40 Ways to Force a Card Part I

Discussion in 'Product Questions and Reviews' started by adjones, Sep 3, 2007.

  1. 40 Ways to Force a Card with Gerry Griffin

    The Official Spam-

    The DVD-

    The Layout-

    I liked the layout of this DVD. Basically, it showed each force, then went into a very in depth teaching of the force.

    The Quality-

    The quality of this DVD was actually very good. The picture was very clear, and you could easily understand everything Gerry said.

    The Menu-

    The Layout-

    The layout of the Main Menu wasn't anything special. You can click on each chapter individually, and it will play that chapter, and continue playing the ones after it. One thing that I didn't like about the menu is that it didn't have a "Play All" button.

    The Forces-

    Overhand Shuffle Force-

    This force is very clever. It appears as if you simply overhand shuffle, and the spectator says stop whenever they want, and they miraculously stop at your selected force card.

    Hindu Shuffle Force-

    This is one of the most widely used forces. A Hindu Shuffle is where you hold about half of the pack in one of your hands by the inner ends, and peel off cards from that half with your other hand. The spectator says stop whenever they want, and you show them a "random" card... which is, of course, your force card.

    Hindu Shuffle Force II-

    This is actually the Hindu Shuffle Control, and is also taught on Born to Perform with Oz Pearlman. It looks like you Hindu Shuffling the cards, but in reality you are controlling/forcing a card of your choice.

    Riffle Force-

    This is also a widely used force. In this force, you riffle down the edge of the pack, and the spectator says stop at anytime they want. You cut the deck at that point, and it is your force card.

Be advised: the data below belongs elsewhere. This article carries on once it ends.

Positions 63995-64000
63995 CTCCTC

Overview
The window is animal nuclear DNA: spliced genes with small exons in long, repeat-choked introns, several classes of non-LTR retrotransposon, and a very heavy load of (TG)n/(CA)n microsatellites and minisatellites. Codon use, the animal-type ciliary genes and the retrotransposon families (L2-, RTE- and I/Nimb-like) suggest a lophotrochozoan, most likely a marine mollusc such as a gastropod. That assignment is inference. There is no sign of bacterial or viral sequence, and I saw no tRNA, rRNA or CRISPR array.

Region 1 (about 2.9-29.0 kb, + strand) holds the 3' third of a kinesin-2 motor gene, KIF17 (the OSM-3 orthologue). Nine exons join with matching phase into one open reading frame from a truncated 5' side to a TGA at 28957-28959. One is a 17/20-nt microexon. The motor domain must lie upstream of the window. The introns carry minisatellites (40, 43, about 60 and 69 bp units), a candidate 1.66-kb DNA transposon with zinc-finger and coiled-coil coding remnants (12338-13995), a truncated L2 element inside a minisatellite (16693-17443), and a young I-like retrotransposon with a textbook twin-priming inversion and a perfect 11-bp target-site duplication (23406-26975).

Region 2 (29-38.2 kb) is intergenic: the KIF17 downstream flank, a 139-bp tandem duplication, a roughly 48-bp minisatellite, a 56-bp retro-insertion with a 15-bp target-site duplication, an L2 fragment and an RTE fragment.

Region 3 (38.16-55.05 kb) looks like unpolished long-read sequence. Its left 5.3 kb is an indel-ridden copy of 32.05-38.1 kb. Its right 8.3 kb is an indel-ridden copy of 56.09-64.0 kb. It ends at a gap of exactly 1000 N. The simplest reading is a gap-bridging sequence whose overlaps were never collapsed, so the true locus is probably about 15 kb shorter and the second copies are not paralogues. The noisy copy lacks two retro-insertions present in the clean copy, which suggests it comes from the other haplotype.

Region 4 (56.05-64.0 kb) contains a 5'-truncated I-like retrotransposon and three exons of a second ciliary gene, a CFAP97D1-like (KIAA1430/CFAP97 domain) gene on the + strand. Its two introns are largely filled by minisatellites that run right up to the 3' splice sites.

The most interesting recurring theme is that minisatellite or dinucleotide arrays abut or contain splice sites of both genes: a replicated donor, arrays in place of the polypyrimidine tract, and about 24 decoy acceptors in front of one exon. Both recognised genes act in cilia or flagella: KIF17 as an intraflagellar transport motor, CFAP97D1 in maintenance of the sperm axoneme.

This chapter is about "Story Changes", and tells you what to do if the spectator takes the wrong card. This is very helpful, and even gives you an effect to perform in this scenario.

    10 to 20 Force-

    This is one of those mathematical forces that is o.k., but I would never perform it. I consider it to be more of a beginner force, but that is just my opinion. What happens is you have a spectator name a number between 10 to 20, and you deal that many cards onto the table. Just for example, let's say they chose 16, you would deal 16 cards onto the table. Then, you would add the digits of that number together (1+6) to get 7. You would then deal 7 cards off of the pile of 16 you just dealt,a and the last card you lay down will be your force card.

    Glide Force-

    If you are familiar with "The Glide", you can probably already perform this force. You deal cards off the bottom of the deck onto the table, and have the spectator say stop whenever they would like. They say stop, and the card they stopped you on is your force card.

    Glide Force II-

    This is the same as the Glide Force I, except it uses a version of The Glide from Biddle Grip.

    Toss Force-

    This is a "chance force". What happens is you toss the cards across the table into a misshapen Ribbon Spread, the spectator freely selects a card, and, most of the time, it is your force card.

    Toss and Spread Force-

    This is an "out" of sorts for when the spectator doesn't take your force card.

    Helpful Hints-

    This is yet again an "out" for the Toss Force, using the Force Card as a Key Card.

    Slip Force-

    Also known as the Backslip Force, this force resembles the Riffle Force in the way it looks. You riffle down the pack, and the spectator says stop whenever they want. You take off the upper half of where they said stop, and they take the card they said stop at... and it's your force card!

    Slip Force Variation-

    This is the Slip Force, just with slightly different handling near the end. Instead of just lifting the packet off when they say stop, you pull it out to the side and set it on the table, and they choose your force card.

    Cross Cut Force-

    This is a force that uses "misdirection" of sorts. You tell the spectator to cut the deck wherever they want. Then you mark the position of their cut, patter for a minute, then the spectator looks at the card they cut to... and it's your force card.

    Why Use a Force?-

    This chapter's name says it all. Gerry basically tells you why you would use a force, and what they could be used for.

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